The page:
We’ve decided to turn this into something more structured. Amber and I will get together for a couple of hours once a week. She’s given me a list of some of the areas she wants to explore, and I think it’s a fine-looking list:

  • I want to gather base, structural knowledge about the web and all related aspects. Things seem to float around in a big cloud at the moment.
  • I want to adhere to best practices.
  • I want to learn more about what direction I want to go in, find a niche.
  • I’d love to opportunity to chat with the brilliant people who work at Clearleft and gain a broad range of knowledge from them.

My plan right now is to take a two-track approach: one track about the theory, and another track about the practicalities. The practicalities will be HTML, CSS, JavaScript, and related technologies. The theory will be about understanding the history of the web and its strengths and weaknesses as a medium. And I want to make sure there’s plenty of UX, research, information architecture and content strategy covered too.

Seeing as we’ll only have a couple of hours every week, this won’t be quite like the masterclass I just finished up in Porto. Instead I imagine I’ll be laying some groundwork and then pointing to topics to research. I guess it’s a kind of homework. For example, after we talked today, I set Amber this little bit of research for the next time we meet: “What is the difference between the internet and the World Wide Web?”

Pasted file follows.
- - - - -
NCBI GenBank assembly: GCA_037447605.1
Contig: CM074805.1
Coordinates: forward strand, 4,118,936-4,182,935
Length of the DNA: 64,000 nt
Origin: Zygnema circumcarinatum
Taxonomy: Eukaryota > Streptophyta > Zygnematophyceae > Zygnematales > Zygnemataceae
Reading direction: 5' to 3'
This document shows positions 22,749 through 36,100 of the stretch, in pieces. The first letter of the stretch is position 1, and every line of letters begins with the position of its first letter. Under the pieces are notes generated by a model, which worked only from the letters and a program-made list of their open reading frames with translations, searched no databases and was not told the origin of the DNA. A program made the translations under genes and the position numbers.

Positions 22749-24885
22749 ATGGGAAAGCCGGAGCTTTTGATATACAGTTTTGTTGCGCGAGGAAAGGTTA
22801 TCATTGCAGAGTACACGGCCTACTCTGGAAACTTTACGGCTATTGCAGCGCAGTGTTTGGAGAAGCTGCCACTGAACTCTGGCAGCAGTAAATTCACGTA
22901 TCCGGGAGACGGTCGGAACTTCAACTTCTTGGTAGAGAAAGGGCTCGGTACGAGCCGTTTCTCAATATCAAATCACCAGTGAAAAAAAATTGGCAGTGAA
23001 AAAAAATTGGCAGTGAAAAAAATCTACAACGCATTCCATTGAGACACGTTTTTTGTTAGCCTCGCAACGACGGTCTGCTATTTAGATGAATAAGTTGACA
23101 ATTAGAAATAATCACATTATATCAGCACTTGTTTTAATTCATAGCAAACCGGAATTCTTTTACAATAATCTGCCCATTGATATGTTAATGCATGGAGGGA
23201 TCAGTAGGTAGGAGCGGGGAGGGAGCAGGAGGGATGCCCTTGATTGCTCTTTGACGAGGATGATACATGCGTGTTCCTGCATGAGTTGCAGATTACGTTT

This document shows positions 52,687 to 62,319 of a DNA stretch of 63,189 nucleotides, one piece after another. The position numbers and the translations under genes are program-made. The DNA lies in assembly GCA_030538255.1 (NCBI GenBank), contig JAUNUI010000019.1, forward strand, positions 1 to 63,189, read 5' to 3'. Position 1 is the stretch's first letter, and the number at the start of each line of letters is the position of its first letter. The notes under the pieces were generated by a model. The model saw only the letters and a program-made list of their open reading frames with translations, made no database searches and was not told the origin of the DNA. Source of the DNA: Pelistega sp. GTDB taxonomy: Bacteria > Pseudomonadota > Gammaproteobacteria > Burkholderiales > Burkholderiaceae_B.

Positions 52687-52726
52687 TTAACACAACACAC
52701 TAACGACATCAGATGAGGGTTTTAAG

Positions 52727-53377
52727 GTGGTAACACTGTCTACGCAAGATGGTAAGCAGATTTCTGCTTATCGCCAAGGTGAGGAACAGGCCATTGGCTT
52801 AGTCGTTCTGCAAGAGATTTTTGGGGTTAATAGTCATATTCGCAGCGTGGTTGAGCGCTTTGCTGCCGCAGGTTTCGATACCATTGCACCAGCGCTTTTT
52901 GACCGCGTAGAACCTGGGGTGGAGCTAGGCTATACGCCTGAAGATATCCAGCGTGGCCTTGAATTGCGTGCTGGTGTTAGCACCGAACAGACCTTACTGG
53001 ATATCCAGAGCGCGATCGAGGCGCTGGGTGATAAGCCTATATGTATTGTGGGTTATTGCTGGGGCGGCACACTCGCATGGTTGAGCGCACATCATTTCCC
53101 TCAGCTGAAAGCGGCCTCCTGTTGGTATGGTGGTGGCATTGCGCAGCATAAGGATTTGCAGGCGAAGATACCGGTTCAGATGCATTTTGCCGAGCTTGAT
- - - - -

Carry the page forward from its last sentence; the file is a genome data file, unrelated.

I’m excited to see where this will lead. I find Amber’s drive and enthusiasm very inspiring. I also feel a certain weight of responsibility—I don’t want to enter into this lightly.

I’m not really sure what to call this though. Is it mentorship? Or is it coaching? Or training? All of the above?

Whatever it is, I’m looking forward to documenting the journey. Amber will be writing about it too. She is already demonstrating a way with words.

Friday, February 17th, 2017

Teaching in Porto, day five

For the final day of the week-long masterclass, I had no agenda. This was a time for the students to work on their own projects, but I was there to answer any remaining questions they might have.

As I suspected, the people with the most interest and experience in development were the ones with plenty of questions. I was more than happy to answer them. With no specific schedule for the day, we were free to merrily go chasing down rabbit holes.

SVG? Sure, I’d be happy to talk about that. More JavaScript? My pleasure! Databases? Not really my area of expertise, but I’m more than willing to share what I know.

It was a fun day. The centrepiece was a most excellent lunch across the river at a really traditional seafood place.